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Thanksgiving 2014: Is it possible to be thankful?

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Average: 5 (2 votes)

Thanksgiving.  Is it possible to be thankful in 2014?  I think so, let’s talk about that.

I’m 5-foot, 3-inches tall and that makes me downright short by national standards.  It’s been proven time and time again that folks as short as me don’t generally get a fair shake.  Let’s take a peek at the list of “disadvantages” folks like me have:

  • Ladies tend to see short men as less attractive.
  • Men tend to not want to be friends with short men.
  • Short men are less likely to be hired for a job.
  • Short men on average earn less than a tall man for the same job.
  • And of course, we are ALWAYS chosen last for a sports team.

And it’s a “double whammy” in my case because I’m now also going bald, and guess what, bald men undergo the exact same prejudices!  So, right about now you may be asking what this has to do with being THANKFUL.  Well my friend, that’s an easy one; I’m thankful to be a short, bald man living in the United Stated of America, where there is only one disadvantage that really matters: a bad attitude.  I’m reminded of the catch-line of Russian-American comic Yakov Smirnoff: “America, what a country!”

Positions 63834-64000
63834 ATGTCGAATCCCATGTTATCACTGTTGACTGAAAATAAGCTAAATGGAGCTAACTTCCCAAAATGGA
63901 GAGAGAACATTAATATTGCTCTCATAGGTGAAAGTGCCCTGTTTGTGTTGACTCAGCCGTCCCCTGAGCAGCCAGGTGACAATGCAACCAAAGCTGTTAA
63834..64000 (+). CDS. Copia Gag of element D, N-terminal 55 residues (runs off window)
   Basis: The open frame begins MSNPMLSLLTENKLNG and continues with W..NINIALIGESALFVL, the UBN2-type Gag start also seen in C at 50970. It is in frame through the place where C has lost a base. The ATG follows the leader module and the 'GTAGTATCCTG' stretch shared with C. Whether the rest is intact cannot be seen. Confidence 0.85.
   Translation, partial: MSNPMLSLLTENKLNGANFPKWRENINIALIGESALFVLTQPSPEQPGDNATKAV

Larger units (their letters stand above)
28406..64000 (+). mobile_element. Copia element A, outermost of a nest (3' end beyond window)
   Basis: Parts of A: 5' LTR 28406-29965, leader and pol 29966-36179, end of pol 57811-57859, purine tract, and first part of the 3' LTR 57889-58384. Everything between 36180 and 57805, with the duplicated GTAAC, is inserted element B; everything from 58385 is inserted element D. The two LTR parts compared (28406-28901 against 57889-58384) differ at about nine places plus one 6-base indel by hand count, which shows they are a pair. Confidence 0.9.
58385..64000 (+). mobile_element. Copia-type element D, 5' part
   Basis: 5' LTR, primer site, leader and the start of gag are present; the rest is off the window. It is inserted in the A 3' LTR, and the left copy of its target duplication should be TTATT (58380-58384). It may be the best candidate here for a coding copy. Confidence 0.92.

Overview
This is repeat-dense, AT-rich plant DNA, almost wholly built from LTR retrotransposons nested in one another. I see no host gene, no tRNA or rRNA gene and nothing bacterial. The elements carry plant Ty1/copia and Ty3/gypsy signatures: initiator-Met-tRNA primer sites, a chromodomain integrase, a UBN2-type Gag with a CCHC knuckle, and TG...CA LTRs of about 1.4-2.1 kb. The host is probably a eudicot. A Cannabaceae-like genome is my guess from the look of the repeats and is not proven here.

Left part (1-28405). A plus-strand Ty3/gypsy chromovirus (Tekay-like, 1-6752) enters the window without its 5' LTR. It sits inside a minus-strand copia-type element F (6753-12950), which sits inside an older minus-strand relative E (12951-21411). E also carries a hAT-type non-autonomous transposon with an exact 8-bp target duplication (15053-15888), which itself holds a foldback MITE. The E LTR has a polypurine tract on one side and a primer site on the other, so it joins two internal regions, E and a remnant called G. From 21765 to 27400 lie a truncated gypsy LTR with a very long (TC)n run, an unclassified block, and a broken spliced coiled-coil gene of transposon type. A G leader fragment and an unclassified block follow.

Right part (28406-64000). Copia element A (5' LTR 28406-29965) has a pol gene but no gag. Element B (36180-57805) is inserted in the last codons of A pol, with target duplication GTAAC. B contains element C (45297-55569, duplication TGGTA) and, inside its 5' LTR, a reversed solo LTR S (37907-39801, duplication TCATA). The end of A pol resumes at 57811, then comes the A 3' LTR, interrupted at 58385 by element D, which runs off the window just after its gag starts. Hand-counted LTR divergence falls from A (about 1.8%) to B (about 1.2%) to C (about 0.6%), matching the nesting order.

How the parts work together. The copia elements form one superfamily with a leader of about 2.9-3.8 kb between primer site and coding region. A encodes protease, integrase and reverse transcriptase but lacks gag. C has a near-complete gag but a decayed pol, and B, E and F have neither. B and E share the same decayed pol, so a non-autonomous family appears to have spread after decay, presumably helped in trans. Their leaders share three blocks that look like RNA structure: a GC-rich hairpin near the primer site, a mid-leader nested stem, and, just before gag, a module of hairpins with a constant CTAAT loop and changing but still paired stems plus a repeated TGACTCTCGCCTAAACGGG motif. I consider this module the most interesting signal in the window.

I love this country, where disadvantaged folks like me can parlay a “glass is half-full” attitude and a good work ethic into a seriously great life.  From the moment I hit kindergarten, I’ve known I was fighting an uphill battle.  I was the shortest kid in my class, and kids can be really brutal in letting you know just how inferior a thing like that makes you!  It could have destroyed me, but it didn’t, it made me stronger.  I began to instinctively know that I would have to be better than average at everything I did if I were to see any real success in life.  A Tall, dark, and handsome guy may be able to be an inept idiot and still get whatever he wants when he flashes his 100-watt smile, but not me!  And I wouldn’t have it any other way.  When I get the job, it’s a damn sure thing that I earned it.  When someone is my friend, they probably REALLY like me.  And, chances are my wife really loves me, too.   See where I’m going with this?  Yea, I’m thankful God made me just the way I am; I’m a better man because of the built-in adversity I continually face.